Top: A swathe of palm plantation in Butaw, Sinoe County. The DayLight/Harry Browne

By Varney Kamara

MONROVIA – A team of Indonesians from communities affected by palm plantations has shared their experiences with actors in the Liberian oil palm industry, introducing a new monitoring tool that builds a relationship between villagers and investors.

Indonesia is the world’s largest producer of palm oil. The southeastern Asian nation has rapidly expanded its oil palm plantations in recent decades, accounting for 50 percent of global oil palm production.

With its vast experience in the industry, stakeholders in the Liberian palm are hoping to learn new lessons to improve governance in the country’s battered oil palm sector that has seen years of human rights violations and bad labor practices

The Liberian oil palm sector has seen a horde of protests and court actions over the last decade.  In May 2020, Golden Veroleum Liberia (GVL), the country’s largest oil palm company, illegally dismissed 433 employees, sparking outrage across communities in Liberia’s southeastern Sinoe County. In Grand Cape Mount County, on the country’s western frontiers, villagers across the Mano Palm Oil Plantation areas have been at loggerhead with the company over its failure to implement corporate social responsibilities.  

“Liberia needs a chamber that will help to mitigate conflict and develop policies about sustainability and human rights,” said Adinko, a senior human rights lawyer who headed the team at the event in Congo Town. “You need a community business, NGO, finance, and partners to talk about how to make the palm oil industry better in your country.

“You need to increase the smallholders in Liberia. You need to have an inclusive business sector, build capacity and provide backup to join with the big economy in your country,” Adinko added.

The event marked the end of a weeklong training of civil society actors on community-based monitoring (CBM), an approach designed to ease tension between communities and oil palm investors.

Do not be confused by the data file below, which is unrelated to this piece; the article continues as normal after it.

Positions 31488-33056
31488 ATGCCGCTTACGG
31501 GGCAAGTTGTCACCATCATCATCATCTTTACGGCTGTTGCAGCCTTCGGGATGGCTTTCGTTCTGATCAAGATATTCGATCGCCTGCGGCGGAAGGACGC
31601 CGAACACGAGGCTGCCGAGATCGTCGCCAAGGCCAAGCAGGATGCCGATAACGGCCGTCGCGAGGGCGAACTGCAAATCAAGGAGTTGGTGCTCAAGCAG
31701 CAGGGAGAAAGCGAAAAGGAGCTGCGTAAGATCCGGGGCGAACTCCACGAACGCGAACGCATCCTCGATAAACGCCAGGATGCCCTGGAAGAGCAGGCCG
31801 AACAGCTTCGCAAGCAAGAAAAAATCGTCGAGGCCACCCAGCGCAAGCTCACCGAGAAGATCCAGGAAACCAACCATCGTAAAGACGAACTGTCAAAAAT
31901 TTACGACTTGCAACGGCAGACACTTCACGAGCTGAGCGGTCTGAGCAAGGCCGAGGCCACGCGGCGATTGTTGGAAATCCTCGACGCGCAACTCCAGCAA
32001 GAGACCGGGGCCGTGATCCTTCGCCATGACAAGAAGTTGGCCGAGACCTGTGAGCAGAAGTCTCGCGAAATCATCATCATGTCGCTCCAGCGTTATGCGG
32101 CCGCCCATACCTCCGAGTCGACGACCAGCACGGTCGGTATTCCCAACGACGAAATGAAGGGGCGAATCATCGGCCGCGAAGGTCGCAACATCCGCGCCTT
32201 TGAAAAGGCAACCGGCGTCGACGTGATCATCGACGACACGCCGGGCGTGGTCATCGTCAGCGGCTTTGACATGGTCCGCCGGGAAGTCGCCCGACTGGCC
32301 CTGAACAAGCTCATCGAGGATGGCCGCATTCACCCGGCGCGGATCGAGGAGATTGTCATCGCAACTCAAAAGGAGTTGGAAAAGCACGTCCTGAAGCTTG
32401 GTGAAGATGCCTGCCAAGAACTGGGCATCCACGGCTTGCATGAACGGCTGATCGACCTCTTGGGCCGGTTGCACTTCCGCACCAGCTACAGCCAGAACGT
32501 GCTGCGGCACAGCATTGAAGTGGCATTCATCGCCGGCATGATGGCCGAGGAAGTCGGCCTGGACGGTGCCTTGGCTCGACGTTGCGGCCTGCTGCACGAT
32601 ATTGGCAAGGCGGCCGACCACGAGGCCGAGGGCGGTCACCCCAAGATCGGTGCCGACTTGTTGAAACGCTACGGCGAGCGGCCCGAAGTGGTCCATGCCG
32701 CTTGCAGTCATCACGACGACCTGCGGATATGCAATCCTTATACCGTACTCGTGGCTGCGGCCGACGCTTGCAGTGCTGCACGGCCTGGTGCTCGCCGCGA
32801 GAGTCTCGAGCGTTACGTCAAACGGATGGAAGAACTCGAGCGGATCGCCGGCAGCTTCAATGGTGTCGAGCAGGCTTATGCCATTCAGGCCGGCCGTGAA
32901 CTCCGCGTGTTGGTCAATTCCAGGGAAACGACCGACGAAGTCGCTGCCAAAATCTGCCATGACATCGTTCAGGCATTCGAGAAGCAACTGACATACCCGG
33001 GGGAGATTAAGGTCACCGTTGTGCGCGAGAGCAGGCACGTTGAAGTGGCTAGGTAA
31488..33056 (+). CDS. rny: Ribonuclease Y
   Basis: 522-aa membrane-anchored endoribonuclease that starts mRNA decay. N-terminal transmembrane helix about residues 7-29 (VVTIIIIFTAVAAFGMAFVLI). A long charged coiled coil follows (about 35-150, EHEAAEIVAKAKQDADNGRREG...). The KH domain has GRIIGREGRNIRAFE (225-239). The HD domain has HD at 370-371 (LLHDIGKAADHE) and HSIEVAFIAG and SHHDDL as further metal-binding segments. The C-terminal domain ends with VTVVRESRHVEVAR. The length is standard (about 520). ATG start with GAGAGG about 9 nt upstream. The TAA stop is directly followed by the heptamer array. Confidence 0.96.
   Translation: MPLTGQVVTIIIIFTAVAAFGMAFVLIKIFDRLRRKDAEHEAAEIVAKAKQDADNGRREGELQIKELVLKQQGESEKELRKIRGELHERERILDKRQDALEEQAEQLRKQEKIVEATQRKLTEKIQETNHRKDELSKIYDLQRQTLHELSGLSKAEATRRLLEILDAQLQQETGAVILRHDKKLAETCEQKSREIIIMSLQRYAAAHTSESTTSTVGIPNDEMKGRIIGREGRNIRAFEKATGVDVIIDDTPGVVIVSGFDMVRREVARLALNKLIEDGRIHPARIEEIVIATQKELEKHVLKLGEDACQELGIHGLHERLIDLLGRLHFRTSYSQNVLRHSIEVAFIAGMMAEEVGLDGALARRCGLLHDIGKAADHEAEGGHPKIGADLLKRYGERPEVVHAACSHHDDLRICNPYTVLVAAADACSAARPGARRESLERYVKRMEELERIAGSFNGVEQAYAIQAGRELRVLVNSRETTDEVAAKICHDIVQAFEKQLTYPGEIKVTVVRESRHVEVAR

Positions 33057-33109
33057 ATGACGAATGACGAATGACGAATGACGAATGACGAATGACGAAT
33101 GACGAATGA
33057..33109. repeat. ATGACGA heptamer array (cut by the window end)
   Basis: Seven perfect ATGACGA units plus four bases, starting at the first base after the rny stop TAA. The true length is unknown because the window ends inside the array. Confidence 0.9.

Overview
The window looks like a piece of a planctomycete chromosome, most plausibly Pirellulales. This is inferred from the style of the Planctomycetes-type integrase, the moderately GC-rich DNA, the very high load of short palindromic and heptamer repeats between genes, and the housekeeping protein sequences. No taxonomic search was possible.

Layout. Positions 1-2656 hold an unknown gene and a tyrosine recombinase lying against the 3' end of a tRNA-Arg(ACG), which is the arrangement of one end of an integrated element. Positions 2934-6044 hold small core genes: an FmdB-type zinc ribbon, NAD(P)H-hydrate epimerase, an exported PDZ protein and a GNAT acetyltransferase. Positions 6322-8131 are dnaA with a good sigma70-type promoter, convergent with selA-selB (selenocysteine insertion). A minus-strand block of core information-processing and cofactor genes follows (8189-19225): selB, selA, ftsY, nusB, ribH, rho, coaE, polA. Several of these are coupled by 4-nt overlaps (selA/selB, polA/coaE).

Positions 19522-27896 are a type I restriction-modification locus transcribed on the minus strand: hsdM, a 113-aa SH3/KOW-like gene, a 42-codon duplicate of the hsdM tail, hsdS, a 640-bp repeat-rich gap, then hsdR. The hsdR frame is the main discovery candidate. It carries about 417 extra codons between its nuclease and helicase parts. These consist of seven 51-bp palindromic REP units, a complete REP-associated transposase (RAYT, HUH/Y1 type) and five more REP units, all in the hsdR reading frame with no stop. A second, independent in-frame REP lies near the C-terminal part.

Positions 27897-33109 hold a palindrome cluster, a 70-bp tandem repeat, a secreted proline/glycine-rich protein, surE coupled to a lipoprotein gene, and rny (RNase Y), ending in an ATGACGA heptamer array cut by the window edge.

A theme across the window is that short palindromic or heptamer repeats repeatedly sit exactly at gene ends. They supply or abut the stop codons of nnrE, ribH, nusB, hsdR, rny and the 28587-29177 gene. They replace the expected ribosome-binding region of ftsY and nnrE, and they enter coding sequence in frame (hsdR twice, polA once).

CBM is expected to mitigate these challenges, tasking multinationals to demand companies abide by existing laws and policies governing the sector. It was organized by Social Entrepreneurs for Sustainable Development (SESDev) with funding from the Rights and Resources Institute (RRI), an international non-governmental organization working to ensure better forest reforms and a forest economy.

“We are now understanding how things have moved from bad to good between companies and communities in other countries,” said James Otto, a lead campaigner at Sustainable Development Institute (SDI). “We wanted to understand what tools and approaches they are using. That gave rise to this exchange.” 

Dr. Michael Lartey, the general manager for the sustainability of Golden Veroleum Liberia (GVL), said the success of the program will hinge on the commitment of companies and communities alike.  

“The expectation is that whatever we will come up with, whether by MoUs or other social agreements, they must be done through the free prior and informed consent (FPIC) process,” Lartey said.  

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